"I do not like green tea."
Translation:Ich mag keinen grünen Tee.
I wrote "Ich mag nicht grünen Tee". It said I should have written keinen. But what's wrong with nicht?
In this sense, the "nicht" needs to be at the end of the sentence. If you are negating in the middle of the sentence, you could use "keinen."
Can someone please help me understand why it's 'grünen' rather than 'grün'? Thank you.
Because "the green tea" is the direct object of the verb "like", so has to be in the accusative case "= den gruenen Tee" And because of the rules about endings for adjectives when they are before the noun (A very useful source for this that I picked up from another discussion is:- http://www.nthuleen.com/teach/grammar/adjektivendungenexpl.html )
This diagram is very useful indeed! Though I don't quite understand from step 1, when the answer is NO (if there is no article): "add the ending that would occur on a der-word for that noun".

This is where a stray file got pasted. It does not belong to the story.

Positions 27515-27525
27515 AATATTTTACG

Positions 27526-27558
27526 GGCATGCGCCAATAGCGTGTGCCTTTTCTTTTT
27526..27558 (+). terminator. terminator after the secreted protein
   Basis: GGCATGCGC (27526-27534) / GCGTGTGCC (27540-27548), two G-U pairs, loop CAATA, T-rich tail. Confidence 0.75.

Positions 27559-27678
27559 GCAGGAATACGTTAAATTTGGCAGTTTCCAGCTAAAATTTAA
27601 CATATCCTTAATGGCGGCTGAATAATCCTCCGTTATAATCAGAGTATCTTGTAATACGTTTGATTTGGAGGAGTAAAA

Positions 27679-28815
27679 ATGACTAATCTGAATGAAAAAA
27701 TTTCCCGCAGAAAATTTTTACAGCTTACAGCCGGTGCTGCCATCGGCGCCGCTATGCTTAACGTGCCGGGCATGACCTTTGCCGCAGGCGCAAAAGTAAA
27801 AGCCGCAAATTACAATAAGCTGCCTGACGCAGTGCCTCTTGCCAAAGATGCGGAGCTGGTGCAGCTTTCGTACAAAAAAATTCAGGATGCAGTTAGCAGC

What is meant by 'der-word for that noun'?
I think it means words like der/die/das, dieser/diese.dieses or ein/eine/ein, or, as in this case, kein/keine/kein, choosing the form to match the gender and case of the noun - here it is Tee, masculine, so keinen, masculine accusative. Hope that's right, anyway!
"Ich mag den grünen Tee nicht" is correct grammar. However, I think that translates more closely to "I do not like the green tea".
what about taking "den" out? I wrote "Ich mag grunen Tee nicht" and it said it was wrong.